State Health Department Launches Media Campaign on AIDS Stigma
ALBANY, N.Y. (May 4, 2010) - A $1.5 million public health education campaign has been launched to encourage people with HIV/AIDS to seek treatment and to combat the stigma associated with AIDS. Funded by a federal grant, the "You Are Not Alone" campaign includes billboards, ads on buses and in bus shelters, community newspapers and on radio stations in upstate New York. A related TV campaign will begin later this month.
The campaign, which will run through July, reaches out to people newly diagnosed with HIV to help them seek health care and treatment, and encourages people who have stopped treatment to come back. Negative attitudes about people living with HIV/AIDS can result in being shunned by family, peers and the wider community; poor treatment in health care and education settings; and psychological damage that can negatively affect testing and treatment.
Governor David A. Paterson said, "It's critical for people to learn their HIV status and to stay in treatment. That gives them the best chance at maintaining their health and living a productive, full life."
State Health Commissioner Richard F. Daines, M.D., encourages people to get tested for HIV. "Once you know your HIV status, you can take the appropriate next steps," he said. "If you test positive, you deserve respect and the best health care available."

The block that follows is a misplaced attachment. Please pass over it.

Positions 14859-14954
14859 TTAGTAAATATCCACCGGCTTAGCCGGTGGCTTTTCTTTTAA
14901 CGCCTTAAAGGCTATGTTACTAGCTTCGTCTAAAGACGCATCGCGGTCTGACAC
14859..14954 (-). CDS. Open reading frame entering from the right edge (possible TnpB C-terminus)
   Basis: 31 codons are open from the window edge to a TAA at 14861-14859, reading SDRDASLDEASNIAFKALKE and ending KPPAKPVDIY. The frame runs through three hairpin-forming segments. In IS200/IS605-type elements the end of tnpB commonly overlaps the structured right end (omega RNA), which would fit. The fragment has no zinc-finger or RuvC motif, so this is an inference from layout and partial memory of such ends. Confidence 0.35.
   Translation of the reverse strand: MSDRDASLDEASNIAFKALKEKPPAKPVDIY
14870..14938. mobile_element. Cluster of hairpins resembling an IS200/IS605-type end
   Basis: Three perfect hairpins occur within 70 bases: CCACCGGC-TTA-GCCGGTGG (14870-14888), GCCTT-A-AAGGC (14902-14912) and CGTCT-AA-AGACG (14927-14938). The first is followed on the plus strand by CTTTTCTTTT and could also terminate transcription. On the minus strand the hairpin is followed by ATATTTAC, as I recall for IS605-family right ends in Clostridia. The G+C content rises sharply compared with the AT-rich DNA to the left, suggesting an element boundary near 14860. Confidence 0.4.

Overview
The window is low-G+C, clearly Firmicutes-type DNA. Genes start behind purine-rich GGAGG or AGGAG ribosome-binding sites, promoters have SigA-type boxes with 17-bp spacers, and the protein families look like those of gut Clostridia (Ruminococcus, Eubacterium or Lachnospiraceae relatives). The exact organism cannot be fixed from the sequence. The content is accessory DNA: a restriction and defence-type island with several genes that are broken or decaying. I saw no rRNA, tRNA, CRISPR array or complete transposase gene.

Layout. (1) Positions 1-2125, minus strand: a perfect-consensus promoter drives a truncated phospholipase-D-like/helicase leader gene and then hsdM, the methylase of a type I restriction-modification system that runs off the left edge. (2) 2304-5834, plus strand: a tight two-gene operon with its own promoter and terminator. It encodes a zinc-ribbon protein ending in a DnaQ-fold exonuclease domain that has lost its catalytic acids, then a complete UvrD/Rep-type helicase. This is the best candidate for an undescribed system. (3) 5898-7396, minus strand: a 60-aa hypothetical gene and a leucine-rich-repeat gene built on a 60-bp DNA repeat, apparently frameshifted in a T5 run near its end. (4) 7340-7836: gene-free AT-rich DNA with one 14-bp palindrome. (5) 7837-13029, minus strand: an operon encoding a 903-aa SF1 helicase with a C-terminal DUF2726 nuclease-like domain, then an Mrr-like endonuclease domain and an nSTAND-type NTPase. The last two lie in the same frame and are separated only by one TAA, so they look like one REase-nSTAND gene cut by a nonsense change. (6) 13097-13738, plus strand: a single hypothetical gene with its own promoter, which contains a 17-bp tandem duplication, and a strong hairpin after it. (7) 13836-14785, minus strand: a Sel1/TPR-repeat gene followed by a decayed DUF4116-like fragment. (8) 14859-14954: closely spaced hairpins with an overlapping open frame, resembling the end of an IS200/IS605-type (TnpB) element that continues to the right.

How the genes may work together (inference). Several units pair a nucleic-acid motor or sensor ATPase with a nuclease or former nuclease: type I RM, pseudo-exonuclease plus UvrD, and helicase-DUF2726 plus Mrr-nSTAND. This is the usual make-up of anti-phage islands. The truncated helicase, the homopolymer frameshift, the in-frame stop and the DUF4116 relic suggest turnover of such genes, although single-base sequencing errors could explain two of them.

Advances in treatment have transformed HIV infection from a fatal diagnosis into a more manageable chronic illness. Despite these dramatic advances, the social aspects of the disease, including the stigma of HIV, continue to threaten the emotional, mental and physical well-being of New Yorkers living with HIV/AIDS. People living with HIV/AIDS who experience greater stigmatization might perceive more difficulty accessing health care because a fear of rejection may lead them to perceive the health care environment as intolerant and/or inaccessible.
In New York, the State Department of Health's (DOH) AIDS Institute has employed multiple strategies and interventions to combat the negative effects of HIV-related stigma, including:
- Comprehensive health care and prevention services;
- Confidentiality protections and sanctions;
- Education, training and leadership skills development for people living with HIV/AIDS;
- Training for clinical and non-clinical providers; and
- Outreach to and engagement with faith communities
Information on HIV/AIDS can be obtained by calling 1-800-541-AIDS. For Spanish speakers, call 1-800-233-SIDA. Or, log onto www.nyhealth.gov/aids.